Changes between Version 9 and Version 10 of doc/OpenbsdChrootedTor


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Timestamp:
Apr 23, 2010, 4:47:27 AM (10 years ago)
Author:
trac
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  • doc/OpenbsdChrootedTor

    v9 v10  
    1010[:../:up to Tor]
    1111
    12 A tutorial for setting up a Tor client on OpenBSD in a chroot.  At the end, there are instructions
    13 for running the Tor client in a chroot and using a systrace policy.
    14 These instructions describe both static and dynamic linked versions with a section to help you
    15 decide which you should use.
    16 
    17 The table of contents makes this tutorial look long but each section is short.  These are complete
    18 instructions for how to do the entire operation from downloading, building, and starting Tor.
    19 
    2012Table of Contents
    2113[[TableOfContents]]
     
    2315= Assumptions =
    2416
    25  * You are installing '''Tor 0.0.9.9'''
    26  * You are running '''OpenBSD 3.7''' or '''OpenBSD 3.7 stable'''
     17 * You are installing '''Tor 0.0.9.4'''
     18 * You are running '''OpenBSD 3.6'''
    2719 * You want to install the files to run into '''/home/chrooted/tor'''
    2820 * You do not want syslog entries from tor messages because if Tor misbehaves, you want it to affect the system as little as possible
     
    3325
    3426These instructions are based on [http://pestilenz.org/~bauerm/tor-openbsd-howto.html]
    35 with some changes.  Note that baurem's version can be used for a client or server while
    36 these instructions are (currently) only for a client.
    37 It also includes a few parts from TorInChroot.  The rest is new.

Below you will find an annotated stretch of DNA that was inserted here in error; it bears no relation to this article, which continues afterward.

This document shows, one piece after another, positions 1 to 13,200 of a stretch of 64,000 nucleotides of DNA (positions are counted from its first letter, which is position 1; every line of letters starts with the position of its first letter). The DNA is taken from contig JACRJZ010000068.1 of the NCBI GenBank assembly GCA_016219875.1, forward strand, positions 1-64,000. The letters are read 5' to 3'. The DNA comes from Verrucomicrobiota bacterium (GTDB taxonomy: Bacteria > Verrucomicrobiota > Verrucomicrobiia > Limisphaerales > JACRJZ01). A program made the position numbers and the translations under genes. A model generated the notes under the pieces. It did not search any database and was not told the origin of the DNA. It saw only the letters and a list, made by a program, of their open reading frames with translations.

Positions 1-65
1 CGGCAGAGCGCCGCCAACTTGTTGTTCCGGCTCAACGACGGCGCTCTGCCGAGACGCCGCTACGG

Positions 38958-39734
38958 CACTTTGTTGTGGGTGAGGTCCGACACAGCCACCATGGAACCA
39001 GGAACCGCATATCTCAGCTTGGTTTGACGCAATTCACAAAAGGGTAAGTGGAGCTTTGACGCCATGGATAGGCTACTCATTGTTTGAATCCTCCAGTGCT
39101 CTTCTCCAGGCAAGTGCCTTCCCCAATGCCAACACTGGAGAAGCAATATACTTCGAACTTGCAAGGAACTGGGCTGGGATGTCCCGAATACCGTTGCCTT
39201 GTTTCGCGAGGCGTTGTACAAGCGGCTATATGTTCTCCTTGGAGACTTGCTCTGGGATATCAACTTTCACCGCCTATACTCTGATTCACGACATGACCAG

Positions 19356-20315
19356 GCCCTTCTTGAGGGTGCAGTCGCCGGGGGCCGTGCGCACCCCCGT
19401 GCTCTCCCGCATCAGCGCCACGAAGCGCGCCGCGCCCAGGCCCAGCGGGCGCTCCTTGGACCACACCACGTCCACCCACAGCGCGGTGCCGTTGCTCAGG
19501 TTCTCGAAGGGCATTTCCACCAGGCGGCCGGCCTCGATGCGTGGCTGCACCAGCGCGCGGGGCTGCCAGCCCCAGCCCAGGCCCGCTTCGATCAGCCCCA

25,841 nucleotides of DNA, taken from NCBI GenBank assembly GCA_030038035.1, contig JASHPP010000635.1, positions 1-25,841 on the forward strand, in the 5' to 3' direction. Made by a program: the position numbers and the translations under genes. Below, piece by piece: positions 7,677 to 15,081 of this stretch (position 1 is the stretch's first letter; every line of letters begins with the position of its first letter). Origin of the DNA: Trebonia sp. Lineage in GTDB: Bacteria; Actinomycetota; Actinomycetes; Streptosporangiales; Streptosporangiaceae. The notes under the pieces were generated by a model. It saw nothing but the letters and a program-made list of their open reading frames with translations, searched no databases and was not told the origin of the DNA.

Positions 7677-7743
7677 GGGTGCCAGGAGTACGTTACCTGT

38 
    39 If you are using the unstable branch (currently 0.1.0.9-rc) then you will want to install
    40 a newer version of libevent.  The libevent included with OpenBSD is very old and said to
    41 contain bugs/problems.
     27with some needed changes.  It also includes a few parts from TorInChroot.  The rest is new.
    4228
    4329This tutorial is setup so that the root and non-root commands are clearly
     
    5743su - root
    5844ksh
    59 mkdir -p /home/chrooted/tor/{dev,etc,usr/lib,usr/libexec,var/lib/tor,var/log/tor}
     45mkdir -p /home/chrooted/tor/{dev,etc,var/lib/tor,var/log/tor}
    6046chmod -R 0700 /home/chrooted
    6147chown -R youruser:yourgroup /home/chrooted
     
    9581yet.  You'll also need the dependencies for these files.
    9682{{{
    97 pkg_add -v ftp://ftp.openbsd.org/pub/OpenBSD/3.7/packages/i386/ \
    98            {gmake-3.80p0,gnupg-1.4.1,privoxy-3.0.3p0,dante-1.1.15p0}.tgz
     83pkg_add -v ftp://ftp.openbsd.org/pub/OpenBSD/3.6/packages/i386/ \
     84           {gmake-3.80,gnupg-1.2.2p1,privoxy-3.0.3,dante-1.1.14}.tgz
    9985}}}
    10086
     
    122108vnconfig -c -v /dev/svnd0c devfs
    123109newfs /dev/svnd0c
    124 mount -o nosuid,softdep /dev/svnd0c /home/chrooted/tor/dev
     110mount /dev/svnd0c /home/chrooted/tor/dev
    125111}}}
    126112You can later release this device with `umount /home/chrooted/tor/dev` and then
     
    158144
    159145{{{
    160 wget http://tor.eff.org/dist/tor-0.0.9.9.tar.gz{.asc,}
     146wget http://tor.eff.org/dist/tor-0.0.9.4.tar.gz{.asc,}
    161147}}}
    162148
     
    164150
    165151{{{
    166 gpg --verify tor-0.0.9.9.tar.gz{.asc,}
     152gpg --verify tor-0.0.9.4.tar.gz{.asc,}
    167153}}}
    168154
     
    179165is setup properly.
    180166{{{